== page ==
4. I made it very clear that sometimes you win, and sometimes you lose, and that’s life
  5. Life is not fair
  6. You can’t win something if you don’t try it (this isn’t really a rule, more of a saying, but I preached it a lot, so I’m including it)

My daughter has a room full of trophies and plaques and certificates.  She has had her fair share of wins.  But she has also had losses.  She has been losing things since she was young.  But I have shown her that if you lose, you get to be sad, or mad or whatever emotion you want.  But then you pick yourself up, dust yourself off, and get on with it.  Because sulking is not a lifestyle choice that winners have.  Winners keep going- even when they lose.  Winners are always in the game.

So what’s the lesson?  I’m the greatest parent in the world?  Not even close.  But you need to think about the lessons you’re teaching your kids.  Someday they are going to make all their own decisions: they need to be prepared for that.  Make sure you’re stressing the important things.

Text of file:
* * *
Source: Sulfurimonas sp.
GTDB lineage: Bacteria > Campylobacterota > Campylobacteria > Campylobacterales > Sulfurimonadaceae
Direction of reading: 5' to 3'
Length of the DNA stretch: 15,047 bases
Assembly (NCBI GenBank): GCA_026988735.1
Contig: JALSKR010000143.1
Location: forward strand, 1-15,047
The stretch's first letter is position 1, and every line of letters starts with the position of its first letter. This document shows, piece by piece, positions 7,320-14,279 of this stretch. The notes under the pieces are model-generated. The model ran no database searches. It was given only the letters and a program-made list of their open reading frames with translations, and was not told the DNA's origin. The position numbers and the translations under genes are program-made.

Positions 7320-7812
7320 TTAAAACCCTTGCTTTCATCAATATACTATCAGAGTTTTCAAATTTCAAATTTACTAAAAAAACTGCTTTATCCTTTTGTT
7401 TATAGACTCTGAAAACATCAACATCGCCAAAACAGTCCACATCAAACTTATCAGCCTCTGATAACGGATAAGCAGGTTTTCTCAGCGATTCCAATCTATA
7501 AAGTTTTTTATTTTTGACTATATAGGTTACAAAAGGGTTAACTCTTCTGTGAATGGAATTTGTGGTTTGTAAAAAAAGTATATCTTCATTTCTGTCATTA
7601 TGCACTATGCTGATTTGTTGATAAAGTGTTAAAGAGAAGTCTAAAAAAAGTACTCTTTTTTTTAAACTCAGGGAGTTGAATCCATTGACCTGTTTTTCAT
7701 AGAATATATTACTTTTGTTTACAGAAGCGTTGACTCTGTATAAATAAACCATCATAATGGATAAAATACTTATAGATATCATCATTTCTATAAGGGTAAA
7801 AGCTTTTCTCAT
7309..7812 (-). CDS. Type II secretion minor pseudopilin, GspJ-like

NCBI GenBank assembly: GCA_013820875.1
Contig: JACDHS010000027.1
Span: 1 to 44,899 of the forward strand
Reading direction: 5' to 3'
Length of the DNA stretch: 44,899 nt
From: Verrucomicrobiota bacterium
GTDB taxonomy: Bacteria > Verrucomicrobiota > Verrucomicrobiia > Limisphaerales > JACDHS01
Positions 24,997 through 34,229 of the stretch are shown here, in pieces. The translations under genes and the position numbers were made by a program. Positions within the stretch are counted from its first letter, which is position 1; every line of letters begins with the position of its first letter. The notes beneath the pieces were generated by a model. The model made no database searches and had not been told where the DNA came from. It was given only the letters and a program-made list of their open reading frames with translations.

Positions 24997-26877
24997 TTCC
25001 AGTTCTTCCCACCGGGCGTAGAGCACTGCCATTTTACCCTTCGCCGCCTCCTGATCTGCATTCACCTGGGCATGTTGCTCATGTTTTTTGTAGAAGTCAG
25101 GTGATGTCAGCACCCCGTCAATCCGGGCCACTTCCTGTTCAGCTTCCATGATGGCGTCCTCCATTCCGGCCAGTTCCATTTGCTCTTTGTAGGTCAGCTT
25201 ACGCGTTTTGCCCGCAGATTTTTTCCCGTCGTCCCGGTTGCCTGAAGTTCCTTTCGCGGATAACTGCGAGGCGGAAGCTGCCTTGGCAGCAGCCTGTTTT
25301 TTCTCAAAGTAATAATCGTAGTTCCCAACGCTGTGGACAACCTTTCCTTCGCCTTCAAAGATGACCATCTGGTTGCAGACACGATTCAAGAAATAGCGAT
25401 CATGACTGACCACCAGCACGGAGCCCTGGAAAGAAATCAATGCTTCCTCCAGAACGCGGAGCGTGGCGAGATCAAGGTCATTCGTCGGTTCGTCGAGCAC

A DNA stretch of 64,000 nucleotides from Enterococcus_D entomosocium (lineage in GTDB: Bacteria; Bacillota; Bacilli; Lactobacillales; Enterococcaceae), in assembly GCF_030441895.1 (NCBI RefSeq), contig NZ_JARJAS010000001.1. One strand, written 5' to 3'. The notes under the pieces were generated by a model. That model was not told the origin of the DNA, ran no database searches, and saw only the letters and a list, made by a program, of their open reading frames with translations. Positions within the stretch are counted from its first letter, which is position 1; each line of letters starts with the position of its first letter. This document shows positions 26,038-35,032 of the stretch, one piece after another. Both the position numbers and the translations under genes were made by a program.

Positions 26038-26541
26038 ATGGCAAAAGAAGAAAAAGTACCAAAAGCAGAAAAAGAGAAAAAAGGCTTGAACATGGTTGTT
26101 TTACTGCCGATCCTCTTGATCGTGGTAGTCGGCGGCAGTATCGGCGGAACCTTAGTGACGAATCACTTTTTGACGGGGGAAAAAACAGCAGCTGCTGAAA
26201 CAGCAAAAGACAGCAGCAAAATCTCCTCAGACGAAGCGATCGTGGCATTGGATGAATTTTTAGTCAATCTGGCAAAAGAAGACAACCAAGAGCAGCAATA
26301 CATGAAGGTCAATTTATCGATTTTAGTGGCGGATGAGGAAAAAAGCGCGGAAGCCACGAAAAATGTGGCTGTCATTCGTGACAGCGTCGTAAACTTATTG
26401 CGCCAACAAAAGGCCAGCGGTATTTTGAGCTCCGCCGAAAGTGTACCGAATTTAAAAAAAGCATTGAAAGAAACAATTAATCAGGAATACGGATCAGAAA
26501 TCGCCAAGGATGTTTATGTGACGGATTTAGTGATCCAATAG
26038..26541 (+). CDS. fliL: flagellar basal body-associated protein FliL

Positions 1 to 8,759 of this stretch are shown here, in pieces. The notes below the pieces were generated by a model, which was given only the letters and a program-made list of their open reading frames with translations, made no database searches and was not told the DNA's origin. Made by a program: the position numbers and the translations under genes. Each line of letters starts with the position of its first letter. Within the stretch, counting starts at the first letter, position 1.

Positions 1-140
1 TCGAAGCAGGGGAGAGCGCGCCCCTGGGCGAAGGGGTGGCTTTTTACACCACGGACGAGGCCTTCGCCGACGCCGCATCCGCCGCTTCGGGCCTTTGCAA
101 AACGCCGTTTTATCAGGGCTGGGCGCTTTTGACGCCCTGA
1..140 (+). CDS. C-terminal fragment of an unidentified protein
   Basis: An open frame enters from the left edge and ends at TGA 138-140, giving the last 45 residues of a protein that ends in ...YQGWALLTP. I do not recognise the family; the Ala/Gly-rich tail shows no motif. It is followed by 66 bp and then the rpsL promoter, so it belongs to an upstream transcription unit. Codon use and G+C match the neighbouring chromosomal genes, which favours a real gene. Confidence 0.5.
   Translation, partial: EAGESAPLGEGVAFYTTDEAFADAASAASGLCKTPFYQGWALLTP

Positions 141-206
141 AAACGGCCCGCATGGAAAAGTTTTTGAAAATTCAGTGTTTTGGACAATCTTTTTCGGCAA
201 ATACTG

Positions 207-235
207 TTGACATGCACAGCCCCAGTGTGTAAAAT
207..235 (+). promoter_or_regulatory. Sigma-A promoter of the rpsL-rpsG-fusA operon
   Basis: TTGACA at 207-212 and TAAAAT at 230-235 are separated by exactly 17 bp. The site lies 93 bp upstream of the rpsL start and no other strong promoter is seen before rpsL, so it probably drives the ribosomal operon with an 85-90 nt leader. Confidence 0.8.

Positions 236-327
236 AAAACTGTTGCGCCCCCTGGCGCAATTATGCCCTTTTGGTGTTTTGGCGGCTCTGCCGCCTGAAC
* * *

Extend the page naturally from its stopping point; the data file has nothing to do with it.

Advertisements

In it to Win it

Name an 11  letter word that would be used to describe my family?

You have 30 seconds.  Cue the Jeopardy music-

The answer is:

COMPETETIVE

We played mini golf on vacation.  When we approached the entrance and picked out our clubs, the attendant asked if we wanted a score card.  We responded “yes please”, but  we looked at each other and telepathically communicated – Duh- who  plays mini golf and doesn’t  keep score?  Where’s the fun in that? Don’t they care who wins?  Now- for the record- no one in my family is a candidate for the mini-PGA.  I can get a hole in one  and follow it up with a 5.  But we have fun and we try to play on every vacation.  (FYI-the Husband won both mini golf games we played- he would want the blogverse to know that).

We’re a competitive family.  We like to play games with each other.  When the daughter was younger we would have weekly family game nights, and while we still have them- they are now on a monthly basis.  They’re more like death matches tournaments- we play 5 different games, and the winner gets to choose our next dining excursion.